Personal Documents
Government Documents
Website Information


Welcome - Ta'c Haláxp

"Blest be the tie that binds

Our hearts in Christian love;

The fellowship of kindred minds

Is like to that above."

lthough the words of this hymn (#342 in their Presbyterian hymnal) were familiar to Kate and Sue McBeth — missionary teachers to the Nez Percé during the last quarter of the 19th century — they did not necessarily reflect their sentiments. The sisters engaged in bitter feuds with each other, federal agents appointed to supervise the reservation, and religious factions within the Nez Percé tribe.

Despite their contentious struggles, Sue McBeth, a dedicated scholar and linguist, established a successful theological seminary for Nez Percé men, collected and organized a lengthy Nez Percé/English dictionary, and wrote numerous journal articles about her experiences. Her younger sister, Kate, provided literacy education for Nez Percé women, instituted and directed the Sabbath School and Mission Society, taught Euroamerican domestic skills and, following the death of Sue in 1893, assumed responsibility for training Native American ministers.

This website examines the interaction between church (focusing on the McBeth sisters) and state (federal agents) and Nez Percé people during the late 19th century. People introduces the principal participants in the McBeth story. Personal Documents provides full text letters, diary and journal entries. Letters about the sisters written by ministers or federal agents offer a perspective on the activities and agendas of the McBeths'. Government Documents presents the history of federal interaction with the Nez Percé people through full text treaties, commission and agency reports, and legislative actions, and substantial exerpts from a history written by noted author Alvin M. Josephy, Jr.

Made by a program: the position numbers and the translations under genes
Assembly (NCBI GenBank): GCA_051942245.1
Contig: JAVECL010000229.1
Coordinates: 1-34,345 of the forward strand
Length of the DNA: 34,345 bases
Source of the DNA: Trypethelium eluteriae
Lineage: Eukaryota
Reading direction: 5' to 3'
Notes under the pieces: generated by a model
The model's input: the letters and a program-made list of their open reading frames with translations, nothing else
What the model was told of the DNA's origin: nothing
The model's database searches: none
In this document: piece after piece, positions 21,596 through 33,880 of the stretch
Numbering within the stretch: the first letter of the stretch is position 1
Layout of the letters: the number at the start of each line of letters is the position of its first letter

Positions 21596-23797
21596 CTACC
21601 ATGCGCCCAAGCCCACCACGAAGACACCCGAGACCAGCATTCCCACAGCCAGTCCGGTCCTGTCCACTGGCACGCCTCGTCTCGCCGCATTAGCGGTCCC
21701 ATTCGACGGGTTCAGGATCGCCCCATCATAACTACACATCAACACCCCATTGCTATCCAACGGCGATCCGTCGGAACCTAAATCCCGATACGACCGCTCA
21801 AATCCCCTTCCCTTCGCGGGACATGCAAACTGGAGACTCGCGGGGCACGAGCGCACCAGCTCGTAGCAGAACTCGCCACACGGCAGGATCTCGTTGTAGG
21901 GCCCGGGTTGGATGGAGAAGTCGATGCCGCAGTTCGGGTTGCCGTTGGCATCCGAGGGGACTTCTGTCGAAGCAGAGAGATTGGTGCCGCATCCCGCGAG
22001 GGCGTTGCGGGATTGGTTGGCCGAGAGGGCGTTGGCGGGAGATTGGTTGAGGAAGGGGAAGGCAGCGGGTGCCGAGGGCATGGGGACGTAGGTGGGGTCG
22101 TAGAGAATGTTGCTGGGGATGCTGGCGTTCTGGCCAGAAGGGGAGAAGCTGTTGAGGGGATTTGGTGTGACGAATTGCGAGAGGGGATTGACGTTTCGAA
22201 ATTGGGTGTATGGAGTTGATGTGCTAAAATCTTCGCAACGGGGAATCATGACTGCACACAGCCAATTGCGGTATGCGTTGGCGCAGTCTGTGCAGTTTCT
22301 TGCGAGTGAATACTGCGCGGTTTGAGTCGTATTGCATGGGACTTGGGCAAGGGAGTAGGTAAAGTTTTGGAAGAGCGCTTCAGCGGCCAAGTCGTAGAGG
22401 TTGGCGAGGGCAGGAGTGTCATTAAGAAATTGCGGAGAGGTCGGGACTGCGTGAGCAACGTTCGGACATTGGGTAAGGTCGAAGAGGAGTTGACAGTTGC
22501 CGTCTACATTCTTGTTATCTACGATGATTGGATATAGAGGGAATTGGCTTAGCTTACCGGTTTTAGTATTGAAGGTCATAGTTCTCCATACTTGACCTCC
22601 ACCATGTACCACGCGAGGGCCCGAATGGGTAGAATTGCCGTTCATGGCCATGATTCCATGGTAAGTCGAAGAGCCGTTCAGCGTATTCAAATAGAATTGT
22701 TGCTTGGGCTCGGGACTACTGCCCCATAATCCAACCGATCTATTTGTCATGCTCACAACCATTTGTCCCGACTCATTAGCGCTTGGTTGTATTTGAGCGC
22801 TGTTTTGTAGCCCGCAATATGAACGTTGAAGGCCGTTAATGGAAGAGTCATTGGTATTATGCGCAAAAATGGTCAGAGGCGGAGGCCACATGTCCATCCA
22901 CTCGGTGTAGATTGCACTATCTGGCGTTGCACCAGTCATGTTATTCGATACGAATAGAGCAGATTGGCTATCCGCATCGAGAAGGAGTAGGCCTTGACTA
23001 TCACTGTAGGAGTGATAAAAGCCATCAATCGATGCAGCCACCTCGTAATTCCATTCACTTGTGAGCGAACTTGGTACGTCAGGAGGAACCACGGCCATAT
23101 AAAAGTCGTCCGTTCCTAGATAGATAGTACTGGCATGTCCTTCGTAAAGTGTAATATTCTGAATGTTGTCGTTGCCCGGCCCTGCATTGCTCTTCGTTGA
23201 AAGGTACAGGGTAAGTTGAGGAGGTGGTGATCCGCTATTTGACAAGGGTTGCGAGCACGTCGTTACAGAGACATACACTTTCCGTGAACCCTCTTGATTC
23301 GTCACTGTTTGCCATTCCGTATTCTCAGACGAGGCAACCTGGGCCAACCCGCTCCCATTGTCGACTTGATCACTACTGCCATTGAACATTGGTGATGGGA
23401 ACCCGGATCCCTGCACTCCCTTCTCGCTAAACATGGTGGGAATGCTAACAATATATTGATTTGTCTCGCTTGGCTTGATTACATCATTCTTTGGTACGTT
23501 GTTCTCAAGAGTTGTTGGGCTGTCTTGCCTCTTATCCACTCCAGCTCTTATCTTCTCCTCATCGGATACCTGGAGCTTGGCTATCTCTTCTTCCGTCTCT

Maps features historic cartography from the U.S. Serial Set, the U.S. Army (drawn during the 1877 Nez Percé War), an 1890 atlas, and Sue McBeth's map of Christian homes on the Nez Percé reservation. Images includes photographs and illustrations. Late 19th century Idaho is presented through the work of contemporary photographers. Photographs also show us the McBeths, their friends and "enemies." Selected Nez Percé legends, recorded in Kate McBeth's journal, are a given modern interpretation by Website illustrator Keith TwoHatchet. Website Information presents technical information, website personnel, and acknowledges the contributions and support from many individuals and institutions.

It is the policy of this website to refrain from interpretive comment. Website guests must draw their own conclusions about the people and events. However, we urge viewers to consider the tone and content of the personal and government documents. The personalities and motivations of their authors are accessible. It is important to note that this site is limited to material representing an Euroamerican point of view. The Nez Percé interpretation of the missionary period must come from Nez Percé people.

Kate and Sue McBeth, Missionary Teachers to the Nez Percé © University of Idaho Library 1999. Last updated April 24, 2000. email comments and suggestions to webmaint